## Mean or median?

16th September 2006

Mean is just a mathematical average of all the data point values; median is the value, which divides the continuum of data point values into two equal parts: values of the “left” part are all smaller than the median, values of the “right” part are all bigger than the median. Comparing mean and median, they usually say that

- mean is optimal for standard deviation calculation in the sense that it is the only measure of data points range, when standard deviation is the smallest possible;
- median is much less sensitive to the extreme values (outliers), which often are the result of error, and thus presents a more fair idea about the data set.

Here’s a popular comparison example for mean and median:

Suppose 19 paupers and one billionaire are in a room. Everyone removes all money from their pockets and puts it on a table. Each pauper puts $5 on the table; the billionaire puts $1 billion (that is, $10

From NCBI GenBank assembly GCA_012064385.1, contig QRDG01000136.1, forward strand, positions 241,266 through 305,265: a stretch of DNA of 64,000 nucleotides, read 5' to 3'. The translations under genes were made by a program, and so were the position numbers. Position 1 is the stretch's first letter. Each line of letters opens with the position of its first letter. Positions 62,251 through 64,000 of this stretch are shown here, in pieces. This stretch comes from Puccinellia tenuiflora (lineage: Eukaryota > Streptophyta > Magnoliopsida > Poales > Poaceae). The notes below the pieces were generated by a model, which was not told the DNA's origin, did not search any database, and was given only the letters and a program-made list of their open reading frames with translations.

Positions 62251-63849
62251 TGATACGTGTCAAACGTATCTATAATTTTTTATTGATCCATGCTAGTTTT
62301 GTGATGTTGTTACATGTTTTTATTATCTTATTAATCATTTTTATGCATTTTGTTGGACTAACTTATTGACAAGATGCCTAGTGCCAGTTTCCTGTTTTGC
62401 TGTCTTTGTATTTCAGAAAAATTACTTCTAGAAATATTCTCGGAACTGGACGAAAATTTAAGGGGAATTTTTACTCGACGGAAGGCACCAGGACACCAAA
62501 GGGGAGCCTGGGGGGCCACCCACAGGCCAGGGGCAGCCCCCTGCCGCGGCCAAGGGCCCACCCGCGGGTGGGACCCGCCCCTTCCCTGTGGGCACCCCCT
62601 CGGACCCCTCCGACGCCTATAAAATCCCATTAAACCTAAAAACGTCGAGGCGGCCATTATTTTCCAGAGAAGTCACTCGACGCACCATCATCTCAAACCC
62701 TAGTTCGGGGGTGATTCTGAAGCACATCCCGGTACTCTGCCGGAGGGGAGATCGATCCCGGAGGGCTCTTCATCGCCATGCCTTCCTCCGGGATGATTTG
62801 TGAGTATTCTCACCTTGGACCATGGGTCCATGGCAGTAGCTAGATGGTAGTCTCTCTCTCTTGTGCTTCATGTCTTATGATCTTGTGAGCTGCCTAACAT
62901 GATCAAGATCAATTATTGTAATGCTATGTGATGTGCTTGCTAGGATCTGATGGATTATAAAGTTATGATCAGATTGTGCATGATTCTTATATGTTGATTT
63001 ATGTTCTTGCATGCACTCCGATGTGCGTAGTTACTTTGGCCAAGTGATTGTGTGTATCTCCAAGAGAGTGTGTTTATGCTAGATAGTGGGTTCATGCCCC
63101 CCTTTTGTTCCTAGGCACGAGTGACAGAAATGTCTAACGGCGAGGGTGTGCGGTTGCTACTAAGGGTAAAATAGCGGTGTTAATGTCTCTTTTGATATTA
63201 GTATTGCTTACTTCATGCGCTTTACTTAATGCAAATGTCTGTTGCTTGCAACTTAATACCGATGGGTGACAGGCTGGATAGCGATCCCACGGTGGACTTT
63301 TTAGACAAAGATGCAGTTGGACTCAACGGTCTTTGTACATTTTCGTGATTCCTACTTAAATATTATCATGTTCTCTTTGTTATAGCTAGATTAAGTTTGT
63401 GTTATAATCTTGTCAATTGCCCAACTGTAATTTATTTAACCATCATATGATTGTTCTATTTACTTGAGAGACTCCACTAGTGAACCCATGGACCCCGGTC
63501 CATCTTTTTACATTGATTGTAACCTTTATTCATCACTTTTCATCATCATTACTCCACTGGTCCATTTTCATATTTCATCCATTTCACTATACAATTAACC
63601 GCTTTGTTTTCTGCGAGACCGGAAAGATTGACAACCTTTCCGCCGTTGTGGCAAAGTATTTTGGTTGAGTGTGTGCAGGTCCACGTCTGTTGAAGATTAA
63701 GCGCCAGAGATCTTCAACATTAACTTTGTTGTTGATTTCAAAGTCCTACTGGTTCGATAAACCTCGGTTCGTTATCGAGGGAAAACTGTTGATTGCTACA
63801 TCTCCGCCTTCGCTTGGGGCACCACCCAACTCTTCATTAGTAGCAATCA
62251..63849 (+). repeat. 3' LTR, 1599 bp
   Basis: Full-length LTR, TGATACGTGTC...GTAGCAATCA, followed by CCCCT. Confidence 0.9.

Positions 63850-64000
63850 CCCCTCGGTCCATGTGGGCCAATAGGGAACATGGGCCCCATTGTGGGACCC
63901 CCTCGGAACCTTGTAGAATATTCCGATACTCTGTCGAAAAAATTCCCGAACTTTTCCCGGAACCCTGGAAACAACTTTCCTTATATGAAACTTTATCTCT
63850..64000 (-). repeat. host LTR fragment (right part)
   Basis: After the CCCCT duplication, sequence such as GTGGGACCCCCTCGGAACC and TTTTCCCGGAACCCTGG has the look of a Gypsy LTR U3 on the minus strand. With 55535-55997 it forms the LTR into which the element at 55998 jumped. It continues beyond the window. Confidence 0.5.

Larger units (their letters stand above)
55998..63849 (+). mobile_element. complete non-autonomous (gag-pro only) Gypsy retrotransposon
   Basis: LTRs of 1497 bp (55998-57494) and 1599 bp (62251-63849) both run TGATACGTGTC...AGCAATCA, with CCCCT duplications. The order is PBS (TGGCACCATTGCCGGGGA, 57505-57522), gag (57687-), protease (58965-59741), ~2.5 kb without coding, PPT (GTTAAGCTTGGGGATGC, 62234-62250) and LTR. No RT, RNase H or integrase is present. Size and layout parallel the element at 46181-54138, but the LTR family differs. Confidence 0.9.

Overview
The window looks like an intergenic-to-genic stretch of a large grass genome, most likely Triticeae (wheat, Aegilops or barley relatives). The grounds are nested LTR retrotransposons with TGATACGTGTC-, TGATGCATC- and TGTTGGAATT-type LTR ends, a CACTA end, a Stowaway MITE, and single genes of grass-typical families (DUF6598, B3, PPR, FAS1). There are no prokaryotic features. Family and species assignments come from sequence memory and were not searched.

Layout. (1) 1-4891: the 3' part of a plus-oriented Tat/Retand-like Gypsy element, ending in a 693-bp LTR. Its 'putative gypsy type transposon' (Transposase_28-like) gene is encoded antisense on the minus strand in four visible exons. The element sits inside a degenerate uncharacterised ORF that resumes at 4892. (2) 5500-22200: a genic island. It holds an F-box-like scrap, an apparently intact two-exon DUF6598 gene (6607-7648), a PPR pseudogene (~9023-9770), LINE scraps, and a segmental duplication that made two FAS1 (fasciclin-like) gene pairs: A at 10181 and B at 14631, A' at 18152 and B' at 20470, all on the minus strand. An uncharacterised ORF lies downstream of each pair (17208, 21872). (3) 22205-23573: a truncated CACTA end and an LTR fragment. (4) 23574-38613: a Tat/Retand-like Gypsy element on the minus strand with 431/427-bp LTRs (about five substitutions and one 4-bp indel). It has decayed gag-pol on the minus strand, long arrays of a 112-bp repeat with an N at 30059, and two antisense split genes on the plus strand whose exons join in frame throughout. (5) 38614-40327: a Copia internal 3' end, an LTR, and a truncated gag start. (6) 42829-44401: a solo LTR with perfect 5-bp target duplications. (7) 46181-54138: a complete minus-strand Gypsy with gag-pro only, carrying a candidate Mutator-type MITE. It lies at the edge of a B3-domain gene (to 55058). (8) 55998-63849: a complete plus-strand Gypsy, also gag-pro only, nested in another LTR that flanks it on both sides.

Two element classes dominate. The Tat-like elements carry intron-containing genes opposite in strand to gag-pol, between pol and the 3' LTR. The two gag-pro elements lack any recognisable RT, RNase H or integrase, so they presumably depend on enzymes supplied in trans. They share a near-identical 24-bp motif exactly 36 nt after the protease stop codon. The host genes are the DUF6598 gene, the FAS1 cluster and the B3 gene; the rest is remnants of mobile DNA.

^{9}) there. The total is then $1,000,000,095. If that money is divided equally among the 20 persons, each gets $50,000,004.75. That amount is the mean (or “average”) amount of money that the 20 persons brought into the room. But the median amount is $5, since one may divide the group into two groups of 10 persons each, and say that everyone in the first group brought in no more than $5, and each person in the second group brought in no less than $5. In a sense, the median is the amount that the typical person brought in. By contrast, the mean (or “average”) is not at all typical, since no one presentâ€”pauper or billionaireâ€”brought in an amount approximating $50,000,004.75.